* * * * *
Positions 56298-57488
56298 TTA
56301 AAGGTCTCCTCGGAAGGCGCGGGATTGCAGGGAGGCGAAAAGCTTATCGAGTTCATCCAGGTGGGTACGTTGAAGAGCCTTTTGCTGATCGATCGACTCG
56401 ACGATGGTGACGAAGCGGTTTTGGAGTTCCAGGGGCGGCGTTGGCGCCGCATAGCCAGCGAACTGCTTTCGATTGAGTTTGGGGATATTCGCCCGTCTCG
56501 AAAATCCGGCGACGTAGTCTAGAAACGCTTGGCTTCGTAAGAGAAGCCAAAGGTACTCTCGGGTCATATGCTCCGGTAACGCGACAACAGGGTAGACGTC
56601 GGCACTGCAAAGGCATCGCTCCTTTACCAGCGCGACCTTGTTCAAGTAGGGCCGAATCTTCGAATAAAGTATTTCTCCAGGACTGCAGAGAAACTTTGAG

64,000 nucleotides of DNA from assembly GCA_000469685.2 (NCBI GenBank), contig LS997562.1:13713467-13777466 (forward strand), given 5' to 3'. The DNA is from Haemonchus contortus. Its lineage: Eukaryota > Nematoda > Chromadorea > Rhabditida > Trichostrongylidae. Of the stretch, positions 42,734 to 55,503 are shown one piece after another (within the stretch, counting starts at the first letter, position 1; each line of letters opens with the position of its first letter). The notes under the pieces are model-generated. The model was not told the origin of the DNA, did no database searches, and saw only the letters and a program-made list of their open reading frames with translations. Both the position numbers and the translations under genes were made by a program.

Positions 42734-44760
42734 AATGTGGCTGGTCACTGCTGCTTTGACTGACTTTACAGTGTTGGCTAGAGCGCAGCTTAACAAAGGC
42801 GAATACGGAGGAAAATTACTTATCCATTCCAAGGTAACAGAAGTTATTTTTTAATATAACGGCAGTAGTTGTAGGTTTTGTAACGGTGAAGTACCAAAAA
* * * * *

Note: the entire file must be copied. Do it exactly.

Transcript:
Positions 56298-57488
56298 TTA
56301 AAGGTCTCCTCGGAAGGCGCGGGATTGCAGGGAGGCGAAAAGCTTATCGAGTTCATCCAGGTGGGTACGTTGAAGAGCCTTTTGCTGATCGATCGACTCG
56401 ACGATGGTGACGAAGCGGTTTTGGAGTTCCAGGGGCGGCGTTGGCGCCGCATAGCCAGCGAACTGCTTTCGATTGAGTTTGGGGATATTCGCCCGTCTCG
56501 AAAATCCGGCGACGTAGTCTAGAAACGCTTGGCTTCGTAAGAGAAGCCAAAGGTACTCTCGGGTCATATGCTCCGGTAACGCGACAACAGGGTAGACGTC
56601 GGCACTGCAAAGGCATCGCTCCTTTACCAGCGCGACCTTGTTCAAGTAGGGCCGAATCTTCGAATAAAGTATTTCTCCAGGACTGCAGAGAAACTTTGAG

64,000 nucleotides of DNA from assembly GCA_000469685.2 (NCBI GenBank), contig LS997562.1:13713467-13777466 (forward strand), given 5' to 3'. The DNA is from Haemonchus contortus. Its lineage: Eukaryota > Nematoda > Chromadorea > Rhabditida > Trichostrongylidae. Of the stretch, positions 42,734 to 55,503 are shown one piece after another (within the stretch, counting starts at the first letter, position 1; each line of letters opens with the position of its first letter). The notes under the pieces are model-generated. The model was not told the origin of the DNA, did no database searches, and saw only the letters and a program-made list of their open reading frames with translations. Both the position numbers and the translations under genes were made by a program.

Positions 42734-44760
42734 AATGTGGCTGGTCACTGCTGCTTTGACTGACTTTACAGTGTTGGCTAGAGCGCAGCTTAACAAAGGC
42801 GAATACGGAGGAAAATTACTTATCCATTCCAAGGTAACAGAAGTTATTTTTTAATATAACGGCAGTAGTTGTAGGTTTTGTAACGGTGAAGTACCAAAAA